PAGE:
5 books that celebrate unique families

Published on: 03 October 2023

Author Laura Henry-Allain MBE recommends five fantastic reads that showcase how different families can be.

I have loved books from an early age, despite being dyslexic. Even so, I cannot remember having books that showed a variety of diverse families; what was depicted was generally a white family that included mum, dad and two children and the obligatory pet. There was little or no reference to children from other types of families, including children with same-sex parents, those who are fostered, are young carers, have stepfamilies or those who are adopted, as just a few examples.

My parents divorced when I was young, and I remember the stigma attached to belonging to a single-parent household. Fast-forward 50 years, and although there is less of a stigma, some ‘non-conventional’ families still find themselves struggling to fit in to what is regarded as ‘normal’ in society.

We know that there are now more books that celebrate different types of family; children can now see themselves on the page. I was delighted to write My Family, Your Family, which was illustrated by Giovana Medeiros. By using the correct language such as surrogacy or donor, and illustrations that include the Gypsy, Roma and Travelling communities, for example, the book enables children and their families to feel that they do matter.

As a former teacher, I know how important it is that every child feels comfortable sharing who they are, and other children can learn about other families. How wonderful that we now have books that are able to do this.

Here is a short selection of books to share with children that celebrate diversity within families.

Families: A lift-the-flap board book about families

  • Author Pat-a-Cake, illustrator Louise Forshaw
  • Reading age 1-2 years

This board book is a great start to conversations with babies and toddlers about different families. At this age they are able to begin to recognise that there are differences within families.

Is That Your Mama?

  • Author Patrice Lawrence, illustrator Diane Ewen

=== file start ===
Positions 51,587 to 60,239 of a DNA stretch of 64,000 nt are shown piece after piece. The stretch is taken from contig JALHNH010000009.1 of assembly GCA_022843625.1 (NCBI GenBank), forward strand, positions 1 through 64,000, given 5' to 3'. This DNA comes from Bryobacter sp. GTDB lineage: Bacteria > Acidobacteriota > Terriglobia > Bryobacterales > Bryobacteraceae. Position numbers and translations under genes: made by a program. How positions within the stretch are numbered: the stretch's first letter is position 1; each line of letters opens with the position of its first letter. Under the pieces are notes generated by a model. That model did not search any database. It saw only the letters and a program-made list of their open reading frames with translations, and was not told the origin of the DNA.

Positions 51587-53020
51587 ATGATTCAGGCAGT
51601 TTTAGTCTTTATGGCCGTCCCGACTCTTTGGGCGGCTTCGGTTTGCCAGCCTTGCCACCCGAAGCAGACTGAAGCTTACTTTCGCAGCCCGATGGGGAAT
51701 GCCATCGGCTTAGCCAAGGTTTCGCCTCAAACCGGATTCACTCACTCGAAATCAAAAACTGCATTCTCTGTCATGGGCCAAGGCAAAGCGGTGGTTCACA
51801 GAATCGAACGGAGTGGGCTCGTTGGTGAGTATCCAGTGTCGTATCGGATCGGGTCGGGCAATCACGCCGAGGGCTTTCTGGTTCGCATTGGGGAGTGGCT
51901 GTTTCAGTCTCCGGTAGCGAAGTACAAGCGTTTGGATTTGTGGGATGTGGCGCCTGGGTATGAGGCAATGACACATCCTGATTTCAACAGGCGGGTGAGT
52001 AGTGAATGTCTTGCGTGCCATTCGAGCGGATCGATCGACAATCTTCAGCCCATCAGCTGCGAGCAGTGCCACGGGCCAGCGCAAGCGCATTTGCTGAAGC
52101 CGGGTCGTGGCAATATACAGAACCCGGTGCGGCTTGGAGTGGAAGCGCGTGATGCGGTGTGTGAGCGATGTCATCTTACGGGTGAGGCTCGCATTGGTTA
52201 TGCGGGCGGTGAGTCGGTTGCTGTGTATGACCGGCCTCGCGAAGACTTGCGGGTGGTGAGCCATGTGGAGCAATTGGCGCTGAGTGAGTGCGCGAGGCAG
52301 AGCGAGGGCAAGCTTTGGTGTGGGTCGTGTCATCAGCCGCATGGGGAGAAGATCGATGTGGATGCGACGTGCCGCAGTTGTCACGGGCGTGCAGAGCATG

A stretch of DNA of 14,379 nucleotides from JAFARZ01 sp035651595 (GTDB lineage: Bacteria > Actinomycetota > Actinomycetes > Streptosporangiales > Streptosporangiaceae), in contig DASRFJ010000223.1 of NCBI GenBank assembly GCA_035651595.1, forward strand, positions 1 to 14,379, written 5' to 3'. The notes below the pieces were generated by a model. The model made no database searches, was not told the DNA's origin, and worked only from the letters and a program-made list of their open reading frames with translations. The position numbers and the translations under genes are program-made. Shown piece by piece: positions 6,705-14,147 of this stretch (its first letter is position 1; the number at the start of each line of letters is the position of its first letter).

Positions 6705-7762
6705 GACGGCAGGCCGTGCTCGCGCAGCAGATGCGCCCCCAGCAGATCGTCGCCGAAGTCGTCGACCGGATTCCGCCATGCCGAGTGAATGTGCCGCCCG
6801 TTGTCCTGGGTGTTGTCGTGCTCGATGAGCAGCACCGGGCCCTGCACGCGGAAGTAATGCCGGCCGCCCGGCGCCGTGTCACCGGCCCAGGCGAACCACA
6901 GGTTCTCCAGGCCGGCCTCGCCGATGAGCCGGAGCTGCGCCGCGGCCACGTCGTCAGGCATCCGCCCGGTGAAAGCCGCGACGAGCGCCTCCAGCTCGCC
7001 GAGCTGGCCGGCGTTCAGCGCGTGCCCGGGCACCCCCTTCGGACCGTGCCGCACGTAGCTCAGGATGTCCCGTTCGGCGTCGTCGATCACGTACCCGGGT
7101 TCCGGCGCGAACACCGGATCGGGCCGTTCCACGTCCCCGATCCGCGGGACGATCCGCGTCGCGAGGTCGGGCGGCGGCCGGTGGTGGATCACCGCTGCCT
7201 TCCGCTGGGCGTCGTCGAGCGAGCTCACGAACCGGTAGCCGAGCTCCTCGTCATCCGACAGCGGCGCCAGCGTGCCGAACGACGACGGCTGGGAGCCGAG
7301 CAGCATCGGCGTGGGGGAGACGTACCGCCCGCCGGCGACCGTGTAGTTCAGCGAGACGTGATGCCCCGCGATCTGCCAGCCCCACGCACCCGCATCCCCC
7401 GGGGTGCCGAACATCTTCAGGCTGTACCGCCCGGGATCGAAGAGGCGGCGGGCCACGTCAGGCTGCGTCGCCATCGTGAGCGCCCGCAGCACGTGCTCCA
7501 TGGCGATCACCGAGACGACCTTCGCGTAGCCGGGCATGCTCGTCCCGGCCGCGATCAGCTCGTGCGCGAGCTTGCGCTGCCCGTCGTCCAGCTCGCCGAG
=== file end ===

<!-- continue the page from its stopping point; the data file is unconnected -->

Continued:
• Reading age 3–6 years

In this picture book, children are able to recognise that a child’s parents may not look like them and are still their parents. This book has a strong focus on the rights of the child and how a child can choose if they wish to share who their parents are or not.

Nikhil and Jay: Off to India

  • Author Chitra Soundar, illustrator Soofiya
  • Reading age 5-7 years

Another addition to the fabulous Nikhil and Jay book series! This is a wonderful read for children to begin to understand that there are children who have family members who live in other countries and the experiences that children have when they visit their family members abroad.

The Lost Homework 

  • Author Richard O’Neill, illustrator Kirsti Beautyman
  • Reading age 4-9 years

The Lost Homework, from the Travellers' Tales series, showing Sonny, who is from the Traveller community, using his many talents and skills over a weekend to help his family and friends. Even though the only thing Sonny doesn’t manage to do is his homework, this is a reminder that children can learn much from their family and friends within their communities.

My Life on Fire

  • Author Cath Howe, audiobook narrator Nneka Okoye
  • Reading age 9-11 years

We need to introduce children to the fact that family life is not always great and can at times be traumatic. My Life on Fire discusses the aftermath of a devastating event, as well as kleptomania and loss, in a sensitive way for children to understand these important issues.

Follow Laura on Twitter at @LauraHAllain

My Family, Your Family by Laura Henry-Allain and illustrated by Giovana Medeiros is out now.

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